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Archives: October 2008

LAT In 90 Seconds

43126299.jpgSuper Personal Touch: For a story about text message-based dating, the LAT ran a photo of one of the subjects that the subject took himself with his phone. A nice, meta touch — or more evidence that the LAT has fired too many workers?

41944255-291ffdsfd10756.jpgSwing Votes? Seema Mehta, following Sarah Palin on the campaing trail, reports today from Erie, Pa. that crowds booed the VP candidate when she told them, “I am thrilled to be here in the home state of the world-champion Philadelphia Phillies.” Turns out Erie is pretty divided between loyalties to the Pittsburgh Pirates and the Cleveland Indians. But to be fair, folks in Erie can practically see Philadelphia from their porches.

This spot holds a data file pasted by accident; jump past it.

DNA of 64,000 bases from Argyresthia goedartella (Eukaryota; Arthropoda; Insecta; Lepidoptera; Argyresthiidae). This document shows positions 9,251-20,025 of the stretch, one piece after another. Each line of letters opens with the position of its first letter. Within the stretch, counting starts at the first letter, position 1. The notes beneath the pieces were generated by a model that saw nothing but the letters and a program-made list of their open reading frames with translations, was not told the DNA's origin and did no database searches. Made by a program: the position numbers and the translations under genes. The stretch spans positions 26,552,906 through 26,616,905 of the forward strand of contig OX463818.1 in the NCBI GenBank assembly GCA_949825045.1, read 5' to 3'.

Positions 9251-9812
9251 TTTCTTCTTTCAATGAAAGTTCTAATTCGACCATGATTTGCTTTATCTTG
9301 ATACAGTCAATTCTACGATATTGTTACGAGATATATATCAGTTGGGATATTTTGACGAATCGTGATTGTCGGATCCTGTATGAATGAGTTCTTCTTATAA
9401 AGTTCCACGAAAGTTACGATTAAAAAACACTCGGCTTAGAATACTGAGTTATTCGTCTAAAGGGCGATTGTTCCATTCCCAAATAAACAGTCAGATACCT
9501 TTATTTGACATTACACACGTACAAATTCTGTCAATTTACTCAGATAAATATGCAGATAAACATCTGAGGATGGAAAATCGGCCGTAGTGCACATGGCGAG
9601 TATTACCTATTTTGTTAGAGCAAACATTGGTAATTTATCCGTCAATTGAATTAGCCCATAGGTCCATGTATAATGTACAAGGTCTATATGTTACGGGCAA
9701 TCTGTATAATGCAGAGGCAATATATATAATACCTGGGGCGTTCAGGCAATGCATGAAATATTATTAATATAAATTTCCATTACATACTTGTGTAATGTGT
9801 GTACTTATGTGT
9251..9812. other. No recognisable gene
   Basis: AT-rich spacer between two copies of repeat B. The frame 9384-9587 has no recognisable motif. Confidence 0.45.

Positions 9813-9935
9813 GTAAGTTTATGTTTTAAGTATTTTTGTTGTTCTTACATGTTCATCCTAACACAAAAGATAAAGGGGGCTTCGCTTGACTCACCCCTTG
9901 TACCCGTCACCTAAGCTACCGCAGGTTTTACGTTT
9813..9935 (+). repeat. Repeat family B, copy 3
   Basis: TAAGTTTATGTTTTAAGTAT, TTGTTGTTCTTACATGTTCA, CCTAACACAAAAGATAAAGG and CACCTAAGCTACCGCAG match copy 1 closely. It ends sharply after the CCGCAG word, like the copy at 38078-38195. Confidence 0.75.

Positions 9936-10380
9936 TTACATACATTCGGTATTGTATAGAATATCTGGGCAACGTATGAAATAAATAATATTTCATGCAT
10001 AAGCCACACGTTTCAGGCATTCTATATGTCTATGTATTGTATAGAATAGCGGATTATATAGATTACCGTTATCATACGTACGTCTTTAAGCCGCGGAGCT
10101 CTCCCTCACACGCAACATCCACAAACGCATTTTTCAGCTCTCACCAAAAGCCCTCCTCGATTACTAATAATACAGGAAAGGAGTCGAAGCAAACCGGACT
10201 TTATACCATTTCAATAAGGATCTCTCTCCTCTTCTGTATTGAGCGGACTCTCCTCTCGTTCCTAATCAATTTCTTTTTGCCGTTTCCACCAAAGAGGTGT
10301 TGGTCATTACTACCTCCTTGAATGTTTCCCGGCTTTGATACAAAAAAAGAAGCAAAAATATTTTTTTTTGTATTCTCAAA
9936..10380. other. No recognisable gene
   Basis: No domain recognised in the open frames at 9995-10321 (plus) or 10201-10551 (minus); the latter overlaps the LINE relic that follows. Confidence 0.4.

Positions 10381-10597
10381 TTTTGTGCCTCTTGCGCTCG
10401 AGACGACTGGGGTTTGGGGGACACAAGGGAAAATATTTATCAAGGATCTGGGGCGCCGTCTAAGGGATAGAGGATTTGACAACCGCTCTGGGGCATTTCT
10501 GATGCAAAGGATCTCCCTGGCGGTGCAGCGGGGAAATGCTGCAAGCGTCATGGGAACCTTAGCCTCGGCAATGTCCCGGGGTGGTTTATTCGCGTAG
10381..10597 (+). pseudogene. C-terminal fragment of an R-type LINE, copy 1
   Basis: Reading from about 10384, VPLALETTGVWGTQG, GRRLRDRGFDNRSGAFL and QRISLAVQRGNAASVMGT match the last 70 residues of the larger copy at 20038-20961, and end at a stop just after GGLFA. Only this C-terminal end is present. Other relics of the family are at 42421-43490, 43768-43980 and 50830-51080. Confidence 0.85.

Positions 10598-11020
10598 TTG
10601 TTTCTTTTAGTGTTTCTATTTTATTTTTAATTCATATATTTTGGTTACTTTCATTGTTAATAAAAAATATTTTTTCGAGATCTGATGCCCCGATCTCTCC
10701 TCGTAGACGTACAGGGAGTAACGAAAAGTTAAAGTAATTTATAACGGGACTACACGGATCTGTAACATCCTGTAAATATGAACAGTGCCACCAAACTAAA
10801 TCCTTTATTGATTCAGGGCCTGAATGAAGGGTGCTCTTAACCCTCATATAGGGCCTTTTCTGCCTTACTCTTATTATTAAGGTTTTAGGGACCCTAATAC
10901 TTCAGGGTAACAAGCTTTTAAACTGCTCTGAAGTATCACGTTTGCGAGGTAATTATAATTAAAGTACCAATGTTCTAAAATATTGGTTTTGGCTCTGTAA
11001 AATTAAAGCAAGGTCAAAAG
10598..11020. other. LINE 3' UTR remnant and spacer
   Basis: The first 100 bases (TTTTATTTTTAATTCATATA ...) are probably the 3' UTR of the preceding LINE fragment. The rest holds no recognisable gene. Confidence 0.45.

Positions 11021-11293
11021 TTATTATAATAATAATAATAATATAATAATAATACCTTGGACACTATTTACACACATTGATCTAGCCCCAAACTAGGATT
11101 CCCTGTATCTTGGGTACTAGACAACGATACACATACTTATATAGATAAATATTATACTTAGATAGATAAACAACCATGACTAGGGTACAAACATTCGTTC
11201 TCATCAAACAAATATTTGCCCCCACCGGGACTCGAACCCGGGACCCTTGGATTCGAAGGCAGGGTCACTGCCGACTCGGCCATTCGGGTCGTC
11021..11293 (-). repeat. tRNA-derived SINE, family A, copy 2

43135569-31115309.jpgCoolest Job At The Paper: When we grow up, we want to be Thomas H. Maugh II.

The Media Recession Hits Finland

sanoma10.31.08.pngSanoma Corp., the fifth biggest magazine publisher in Europe and the biggest media company in the Nordic region, reported profit that were slightly down from last year’s third quarter. The company made 61.1 million euros versus 61.5 million euros last year. While revenue increased, from 719 million euros to 779 million euros, higher corporate taxes lowered profits.

Like American publishers, Sanoma is feeling the advertising slowdown. “The advertising markets in our key operating countries have reacted to the general economic uncertainty and consumer confidence has begun to decline in many areas,” the company said in a statement. “Our outlook for the remaining part of the 2008 has become somewhat weaker.”